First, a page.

Ally Financial Signals Warning for IPO Investors

Ally Financial Signals Warning for IPO Investors

REUTERS/Brendan McDermid

Froth alert!

The IPO market has been churning ahead full speed, running at double last year’s rate and at the hottest pace since 2000. But the IPOs in the pipeline represent a mixed bag, and the renewed volatility in the stock market means investors can no longer count on broader momentum to provide a lift to any new offering.

Ally Financial (NYSE:ALLY), which fell 4 percent in its debut Thursday, sounded the loudest warning bell for the IPO market. Ally is the former GMAC, the auto loan giant. Of all the financial institutions that the government had to dash to rescue at the height of the crisis in 2008, Ally has been the slowest to emerge from the shelter of TARP, or the Treasury Department’s Troubled Asset Relief Program. Its initial public offering is – to be blunt – the height of opportunism on the part of the government, rather than a great opportunity for investors.

That’s fine: buyer beware. It has been fully disclosed that the seller of the shares is the U.S. government; that the purpose of the sale is to repay the taxpayer rather than to fuel the company’s growth. It’s hardly surprising that the government would want to sell those shares at a premium, despite the fact that the financial institution’s return on equity was a deeply unimpressive 1.92 in 2013.

Slightly more surprising is that anyone at all could be found who would want to buy them at that level, given all the issues that still hang over Ally’s head. Not in the least surprising is the fact that underwriters priced the IPO at the bottom end of the range (at $25 a share) and that they promptly dropped in trading, falling nearly 4 percent by the end of the day, more than the S&P 500’s 2 percent drop and the Nasdaq’s dramatic 3 percent plunge.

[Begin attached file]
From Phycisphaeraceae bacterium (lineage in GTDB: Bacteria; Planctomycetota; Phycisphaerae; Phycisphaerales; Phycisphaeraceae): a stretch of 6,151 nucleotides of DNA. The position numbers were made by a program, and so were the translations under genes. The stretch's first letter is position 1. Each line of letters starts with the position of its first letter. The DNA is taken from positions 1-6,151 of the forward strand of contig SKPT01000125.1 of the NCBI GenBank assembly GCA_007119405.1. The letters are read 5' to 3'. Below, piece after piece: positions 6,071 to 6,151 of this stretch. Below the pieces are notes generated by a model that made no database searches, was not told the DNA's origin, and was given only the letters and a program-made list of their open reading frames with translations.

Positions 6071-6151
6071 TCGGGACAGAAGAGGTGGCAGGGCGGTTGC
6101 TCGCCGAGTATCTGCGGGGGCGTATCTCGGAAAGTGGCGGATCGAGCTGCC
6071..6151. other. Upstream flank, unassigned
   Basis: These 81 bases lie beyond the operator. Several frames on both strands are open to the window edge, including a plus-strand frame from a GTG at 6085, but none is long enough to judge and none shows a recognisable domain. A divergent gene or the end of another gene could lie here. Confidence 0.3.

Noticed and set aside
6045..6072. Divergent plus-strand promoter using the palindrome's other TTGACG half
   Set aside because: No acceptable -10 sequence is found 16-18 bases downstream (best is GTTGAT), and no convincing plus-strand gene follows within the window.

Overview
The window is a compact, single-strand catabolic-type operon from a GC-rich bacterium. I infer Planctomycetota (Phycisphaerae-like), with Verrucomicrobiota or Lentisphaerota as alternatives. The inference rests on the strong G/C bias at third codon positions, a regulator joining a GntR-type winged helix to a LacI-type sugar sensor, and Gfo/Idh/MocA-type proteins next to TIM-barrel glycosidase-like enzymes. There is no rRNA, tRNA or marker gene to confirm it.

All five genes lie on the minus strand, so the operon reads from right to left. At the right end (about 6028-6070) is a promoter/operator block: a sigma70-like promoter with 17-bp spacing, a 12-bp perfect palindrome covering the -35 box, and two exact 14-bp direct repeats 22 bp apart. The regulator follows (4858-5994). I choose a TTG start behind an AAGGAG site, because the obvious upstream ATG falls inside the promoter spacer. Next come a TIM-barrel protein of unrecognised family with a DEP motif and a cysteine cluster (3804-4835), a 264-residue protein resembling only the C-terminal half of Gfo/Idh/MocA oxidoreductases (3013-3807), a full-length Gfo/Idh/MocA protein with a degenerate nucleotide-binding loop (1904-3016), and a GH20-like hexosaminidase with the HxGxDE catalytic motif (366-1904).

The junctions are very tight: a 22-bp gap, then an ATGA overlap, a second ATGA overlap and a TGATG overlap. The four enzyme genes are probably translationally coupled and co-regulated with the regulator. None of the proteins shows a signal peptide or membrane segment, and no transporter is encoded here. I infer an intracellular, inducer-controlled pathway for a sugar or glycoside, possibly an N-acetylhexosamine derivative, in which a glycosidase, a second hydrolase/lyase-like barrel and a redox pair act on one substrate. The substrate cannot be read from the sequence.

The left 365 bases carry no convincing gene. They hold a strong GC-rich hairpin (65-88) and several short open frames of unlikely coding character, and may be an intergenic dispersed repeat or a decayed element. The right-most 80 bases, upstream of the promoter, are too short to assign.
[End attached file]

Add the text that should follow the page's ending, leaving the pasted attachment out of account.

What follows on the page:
That inauspicious debut may demonstrate why a number of planned IPOs have been delayed or postponed. Still, bankers have plenty of reasons to try to keep feeding the IPO machine with deal after deal if the market settles down. Investors, on the whole, should remain eager to own stocks. (The alternative is hanging on to bonds at a time when the Federal Reserve has signaled so clearly its intention of allowing longer-term interest rates to drift higher.) And yes, all things being equal, they’d prefer to own U.S. stocks, thanks very much, in spite of yesterday’s stock market selloff and the relatively lofty valuations.

Some attractive offerings remain, of course. There are names that will draw global interest, like China’s Alibaba Group, whose business reach and ambition rivals that of Amazon and whose pending IPO may set new records. It’s also hard to sneer at the opportunity to invest in boutique investment banks like Moelis & Co., especially if it ends up being priced at a discount to peers like Evercore Partners and Greenhill & Co. As it stands today, with the Los Angeles investment bank seeking a valuation of $1.58 billion, that would appear to be the case.

Related: A Wall Street Superstar Is Ready for His IPO Close-up

Then there are the “concept” IPOs, like GrubHub (NYSE:GRUB), the online food-ordering company formed through the merger of GrubHub and Seamless, that delivered a 31 percent first-day “pop” when it went public a week ago.

So far, investors have proved fairly adept at winnowing out the wheat from growing amount of IPO chaff. They declined to view the world through the distorted lens of the underwriters of King Digital’s IPO (NYSE:KING), which crashed and burned on arrival in the market late last month. Priced at $22.50 a share, the developer of the addictive online game Candy Crush Saga now trades at about $18, with investors unwilling to pay a premium for a company that hasn’t proved its ability to follow its blockbuster success with the development of additional games. 

Shares of Lands’ End, the former Sears Holdings division that made its public debut an independent business on Monday, promptly plunged 6.7 percent. Sure, the business had been profitable for Sears, but like the rest of its former parent, it had suffered from declining sales and investors clearly want to see some evidence that newly independent management are able to lure shoppers back.

Even if the broader stock market bounces back from the current selloff and the IPO machine creaks back into gear, investors need to remain alert. With each week that passes, the proportion of quality deals like Moelis and Alibaba are likely to diminish. In their place, we may see more deals with a high buzz factor or deals that can simply be pushed by bankers as the “new new thing” into the hands of investors eager to grab anything they believe might offer an above-average growth rate.

Beware of what you wish for…

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